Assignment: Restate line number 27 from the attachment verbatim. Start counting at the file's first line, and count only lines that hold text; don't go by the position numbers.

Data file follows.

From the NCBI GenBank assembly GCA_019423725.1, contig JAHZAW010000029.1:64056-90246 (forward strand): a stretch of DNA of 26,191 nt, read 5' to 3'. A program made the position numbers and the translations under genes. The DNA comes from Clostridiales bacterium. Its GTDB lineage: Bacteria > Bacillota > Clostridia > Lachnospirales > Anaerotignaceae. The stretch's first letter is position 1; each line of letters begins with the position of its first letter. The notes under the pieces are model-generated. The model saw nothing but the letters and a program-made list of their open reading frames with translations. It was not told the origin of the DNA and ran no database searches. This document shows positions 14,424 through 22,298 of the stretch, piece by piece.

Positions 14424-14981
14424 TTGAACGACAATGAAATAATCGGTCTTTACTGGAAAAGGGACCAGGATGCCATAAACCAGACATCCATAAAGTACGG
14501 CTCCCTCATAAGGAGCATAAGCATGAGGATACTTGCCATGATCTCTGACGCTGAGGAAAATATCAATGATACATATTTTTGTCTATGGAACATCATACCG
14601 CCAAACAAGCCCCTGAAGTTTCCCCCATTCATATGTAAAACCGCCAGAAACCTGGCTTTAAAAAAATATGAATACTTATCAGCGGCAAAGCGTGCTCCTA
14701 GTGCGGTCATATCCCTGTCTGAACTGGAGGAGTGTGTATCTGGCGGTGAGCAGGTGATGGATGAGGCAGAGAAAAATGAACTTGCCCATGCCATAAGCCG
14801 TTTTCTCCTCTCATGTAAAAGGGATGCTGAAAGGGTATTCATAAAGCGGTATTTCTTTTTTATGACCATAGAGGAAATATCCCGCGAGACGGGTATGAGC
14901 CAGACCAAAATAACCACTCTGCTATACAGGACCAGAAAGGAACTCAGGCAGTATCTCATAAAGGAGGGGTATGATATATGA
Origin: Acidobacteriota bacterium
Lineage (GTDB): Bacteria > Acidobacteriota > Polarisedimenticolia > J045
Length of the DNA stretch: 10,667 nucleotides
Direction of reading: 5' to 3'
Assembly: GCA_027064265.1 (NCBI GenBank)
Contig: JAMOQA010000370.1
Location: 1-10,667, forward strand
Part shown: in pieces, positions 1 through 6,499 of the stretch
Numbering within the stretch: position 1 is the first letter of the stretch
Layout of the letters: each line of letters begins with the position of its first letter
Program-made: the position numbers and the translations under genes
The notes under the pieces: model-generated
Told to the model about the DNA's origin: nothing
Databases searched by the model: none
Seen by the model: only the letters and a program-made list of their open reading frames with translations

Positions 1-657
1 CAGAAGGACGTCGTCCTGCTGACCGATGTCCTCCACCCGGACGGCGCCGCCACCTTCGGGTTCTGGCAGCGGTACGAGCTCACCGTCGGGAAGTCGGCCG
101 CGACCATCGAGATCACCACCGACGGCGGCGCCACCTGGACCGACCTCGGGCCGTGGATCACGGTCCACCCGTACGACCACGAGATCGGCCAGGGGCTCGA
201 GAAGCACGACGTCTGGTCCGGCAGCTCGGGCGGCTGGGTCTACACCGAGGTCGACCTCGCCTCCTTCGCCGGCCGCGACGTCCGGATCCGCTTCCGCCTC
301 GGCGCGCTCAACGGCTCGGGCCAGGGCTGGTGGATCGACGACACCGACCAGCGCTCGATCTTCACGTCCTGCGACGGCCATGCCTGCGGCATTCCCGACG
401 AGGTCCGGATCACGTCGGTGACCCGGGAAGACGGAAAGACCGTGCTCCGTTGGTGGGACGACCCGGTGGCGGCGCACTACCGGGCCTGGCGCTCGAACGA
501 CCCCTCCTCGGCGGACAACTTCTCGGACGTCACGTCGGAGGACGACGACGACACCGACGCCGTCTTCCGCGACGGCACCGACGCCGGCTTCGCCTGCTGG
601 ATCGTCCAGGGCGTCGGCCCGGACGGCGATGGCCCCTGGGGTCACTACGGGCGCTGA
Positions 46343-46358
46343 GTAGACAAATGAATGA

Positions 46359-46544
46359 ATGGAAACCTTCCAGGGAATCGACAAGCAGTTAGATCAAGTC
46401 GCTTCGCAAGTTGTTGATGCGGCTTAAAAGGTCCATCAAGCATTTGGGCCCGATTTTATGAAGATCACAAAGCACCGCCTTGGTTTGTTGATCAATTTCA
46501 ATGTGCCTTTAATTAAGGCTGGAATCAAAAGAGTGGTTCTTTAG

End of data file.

201 GAAGCACGACGTCTGGTCCGGCAGCTCGGGCGGCTGGGTCTACACCGAGGTCGACCTCGCCTCCTTCGCCGGCCGCGACGTCCGGATCCGCTTCCGCCTC